Local airports and communities could be hurt by federal budget cuts

P290109_23.23_[03]President Trump’s budget proposal includes cuts to subsidies that incentivize airlines to service small, local airports.

Every two years subsidies are negotiated between the federal government and airlines to cover the cost of servicing smaller airports.

The subsidies are part of the Essential Air Service program which was established in 1978 after airlines were deregulated.

Tami Beseau is the Airport Manager for Chippewa County International Airport in Sault Sainte Marie. She said Delta airline receives a one point nine million dollar subsidy to service their airport.

“A community benefits analysis contracted by the state in 2012 indicated that the airport located in this community generated 35 million dollars worth of economic benefit.”

Beseau said the airport services roughly 45 thousand travelers a year.

Kelley Atkins is the Manager of the Pellston Regional Airport. He said their airport has seen similar returns: their annual subsidy is just over one million dollars and a community benefit analysis in 2013 showed the airport brought roughly 38 million dollars to the community.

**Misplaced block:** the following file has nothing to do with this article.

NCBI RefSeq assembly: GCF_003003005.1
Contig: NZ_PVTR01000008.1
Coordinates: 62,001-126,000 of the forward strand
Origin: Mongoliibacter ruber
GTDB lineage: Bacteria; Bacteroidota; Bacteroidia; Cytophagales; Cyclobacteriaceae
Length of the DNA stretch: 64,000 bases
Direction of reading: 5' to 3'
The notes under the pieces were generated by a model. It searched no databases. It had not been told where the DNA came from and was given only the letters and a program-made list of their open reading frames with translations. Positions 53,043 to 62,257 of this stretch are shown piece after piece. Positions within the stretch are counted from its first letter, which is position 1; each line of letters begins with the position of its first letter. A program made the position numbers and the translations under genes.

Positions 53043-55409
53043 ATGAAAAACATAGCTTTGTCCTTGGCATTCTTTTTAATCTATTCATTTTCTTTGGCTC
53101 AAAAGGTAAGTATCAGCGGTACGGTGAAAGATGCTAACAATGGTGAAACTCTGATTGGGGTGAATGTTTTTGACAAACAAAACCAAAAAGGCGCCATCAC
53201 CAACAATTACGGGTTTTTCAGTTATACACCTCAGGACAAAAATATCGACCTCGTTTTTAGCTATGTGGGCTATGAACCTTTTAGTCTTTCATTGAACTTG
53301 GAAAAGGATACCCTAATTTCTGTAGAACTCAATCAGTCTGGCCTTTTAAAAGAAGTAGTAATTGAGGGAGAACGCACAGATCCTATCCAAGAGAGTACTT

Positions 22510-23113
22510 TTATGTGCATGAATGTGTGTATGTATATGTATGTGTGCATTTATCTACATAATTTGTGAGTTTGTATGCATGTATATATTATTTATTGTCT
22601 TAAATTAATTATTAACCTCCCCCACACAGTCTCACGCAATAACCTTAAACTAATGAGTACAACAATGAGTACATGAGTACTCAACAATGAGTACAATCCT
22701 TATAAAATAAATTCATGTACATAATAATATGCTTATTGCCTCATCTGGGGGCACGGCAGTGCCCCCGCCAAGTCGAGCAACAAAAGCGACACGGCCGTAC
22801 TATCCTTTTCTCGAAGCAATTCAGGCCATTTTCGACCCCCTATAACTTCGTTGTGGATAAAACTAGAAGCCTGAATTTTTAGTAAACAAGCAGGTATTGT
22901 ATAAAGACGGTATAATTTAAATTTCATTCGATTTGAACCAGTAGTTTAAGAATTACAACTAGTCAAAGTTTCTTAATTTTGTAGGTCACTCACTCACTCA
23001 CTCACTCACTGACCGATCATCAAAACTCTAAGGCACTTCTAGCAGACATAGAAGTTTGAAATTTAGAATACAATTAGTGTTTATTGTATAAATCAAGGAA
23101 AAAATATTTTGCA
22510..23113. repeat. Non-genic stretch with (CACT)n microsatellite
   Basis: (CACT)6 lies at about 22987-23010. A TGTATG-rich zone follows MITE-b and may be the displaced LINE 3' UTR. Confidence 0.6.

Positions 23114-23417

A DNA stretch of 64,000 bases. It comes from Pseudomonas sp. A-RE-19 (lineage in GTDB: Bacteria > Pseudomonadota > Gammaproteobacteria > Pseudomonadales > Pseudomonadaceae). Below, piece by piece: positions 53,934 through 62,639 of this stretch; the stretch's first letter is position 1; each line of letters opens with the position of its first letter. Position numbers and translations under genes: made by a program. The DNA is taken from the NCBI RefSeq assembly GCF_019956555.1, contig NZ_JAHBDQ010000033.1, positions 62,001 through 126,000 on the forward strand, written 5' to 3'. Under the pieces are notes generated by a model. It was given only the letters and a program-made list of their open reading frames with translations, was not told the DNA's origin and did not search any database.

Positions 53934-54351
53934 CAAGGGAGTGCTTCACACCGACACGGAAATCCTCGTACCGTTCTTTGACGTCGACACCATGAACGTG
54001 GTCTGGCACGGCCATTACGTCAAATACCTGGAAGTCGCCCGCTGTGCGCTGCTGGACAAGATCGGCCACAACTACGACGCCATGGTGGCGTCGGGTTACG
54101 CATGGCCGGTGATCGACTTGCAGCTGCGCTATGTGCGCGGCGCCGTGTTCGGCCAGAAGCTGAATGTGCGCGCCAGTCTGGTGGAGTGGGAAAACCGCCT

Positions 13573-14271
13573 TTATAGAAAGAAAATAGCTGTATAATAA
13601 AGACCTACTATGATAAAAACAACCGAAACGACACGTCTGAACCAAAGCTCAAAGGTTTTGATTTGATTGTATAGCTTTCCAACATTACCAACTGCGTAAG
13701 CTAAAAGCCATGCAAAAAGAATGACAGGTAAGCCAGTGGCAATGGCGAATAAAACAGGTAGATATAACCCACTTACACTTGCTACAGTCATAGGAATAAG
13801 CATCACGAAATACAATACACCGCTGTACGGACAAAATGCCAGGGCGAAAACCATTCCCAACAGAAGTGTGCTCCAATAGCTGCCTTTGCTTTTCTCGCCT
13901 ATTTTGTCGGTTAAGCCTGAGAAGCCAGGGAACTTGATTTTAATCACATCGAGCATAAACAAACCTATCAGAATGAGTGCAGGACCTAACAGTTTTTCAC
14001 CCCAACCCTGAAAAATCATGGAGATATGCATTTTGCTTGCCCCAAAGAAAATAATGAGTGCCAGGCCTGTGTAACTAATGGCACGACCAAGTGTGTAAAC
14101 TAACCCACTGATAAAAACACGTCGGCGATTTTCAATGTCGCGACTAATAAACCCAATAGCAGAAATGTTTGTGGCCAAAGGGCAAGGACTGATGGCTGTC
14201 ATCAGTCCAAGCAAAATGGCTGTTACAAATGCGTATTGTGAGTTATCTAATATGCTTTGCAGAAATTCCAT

“The loss of that money would have devastating effect on our county and the county’s ability to maintain and operate a safe and viable airport.”

Airports say there’s another danger too.

Federal Airport Improvement Program grants provide one million dollars to airports for infrastructure improvements as long as the airports service at least 10-thousand people a year.

That grant is not currently on the Presidential chopping block but Beseau said if airliners aren’t incentivized to service small airports it could have a domino effect.

“If we fall below the 10-thousand enplanements we would not have the money to improve the infrastructure here. Which would continue the trickle down effect where if you don’t have a decent runway what are the chances of being able to get a reliable airline in here.”

Both Beseau and Atkins said it’s too early to know what will happen, but they said they’re already reaching out to their representatives to encourage them to keep federal subsidies intact.